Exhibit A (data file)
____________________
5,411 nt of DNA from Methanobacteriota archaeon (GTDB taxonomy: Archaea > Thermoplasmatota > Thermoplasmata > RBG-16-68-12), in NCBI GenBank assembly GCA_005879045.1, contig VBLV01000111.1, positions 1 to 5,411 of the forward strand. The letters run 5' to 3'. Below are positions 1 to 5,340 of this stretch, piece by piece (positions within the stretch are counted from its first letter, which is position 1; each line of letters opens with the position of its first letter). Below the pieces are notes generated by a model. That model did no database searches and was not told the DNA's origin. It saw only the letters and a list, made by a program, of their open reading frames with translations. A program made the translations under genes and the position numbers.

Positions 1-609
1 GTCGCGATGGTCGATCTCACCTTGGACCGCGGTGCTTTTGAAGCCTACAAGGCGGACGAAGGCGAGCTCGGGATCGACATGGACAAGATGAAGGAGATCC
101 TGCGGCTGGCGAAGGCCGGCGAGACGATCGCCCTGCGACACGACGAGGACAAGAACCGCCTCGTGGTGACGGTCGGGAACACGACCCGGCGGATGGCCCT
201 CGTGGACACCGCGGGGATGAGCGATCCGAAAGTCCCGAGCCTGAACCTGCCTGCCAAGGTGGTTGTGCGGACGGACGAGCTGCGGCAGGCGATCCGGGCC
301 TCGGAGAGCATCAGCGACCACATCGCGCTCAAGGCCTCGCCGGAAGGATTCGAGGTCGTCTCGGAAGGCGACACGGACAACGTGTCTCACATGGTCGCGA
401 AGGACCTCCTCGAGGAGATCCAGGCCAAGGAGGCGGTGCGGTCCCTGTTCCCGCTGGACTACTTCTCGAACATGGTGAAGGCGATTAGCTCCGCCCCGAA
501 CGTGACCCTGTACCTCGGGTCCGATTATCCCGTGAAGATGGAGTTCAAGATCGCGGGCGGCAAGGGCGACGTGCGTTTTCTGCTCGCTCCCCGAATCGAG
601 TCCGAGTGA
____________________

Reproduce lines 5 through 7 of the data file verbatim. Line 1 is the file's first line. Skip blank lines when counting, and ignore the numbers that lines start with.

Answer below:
201 CGTGGACACCGCGGGGATGAGCGATCCGAAAGTCCCGAGCCTGAACCTGCCTGCCAAGGTGGTTGTGCGGACGGACGAGCTGCGGCAGGCGATCCGGGCC
301 TCGGAGAGCATCAGCGACCACATCGCGCTCAAGGCCTCGCCGGAAGGATTCGAGGTCGTCTCGGAAGGCGACACGGACAACGTGTCTCACATGGTCGCGA
401 AGGACCTCCTCGAGGAGATCCAGGCCAAGGAGGCGGTGCGGTCCCTGTTCCCGCTGGACTACTTCTCGAACATGGTGAAGGCGATTAGCTCCGCCCCGAA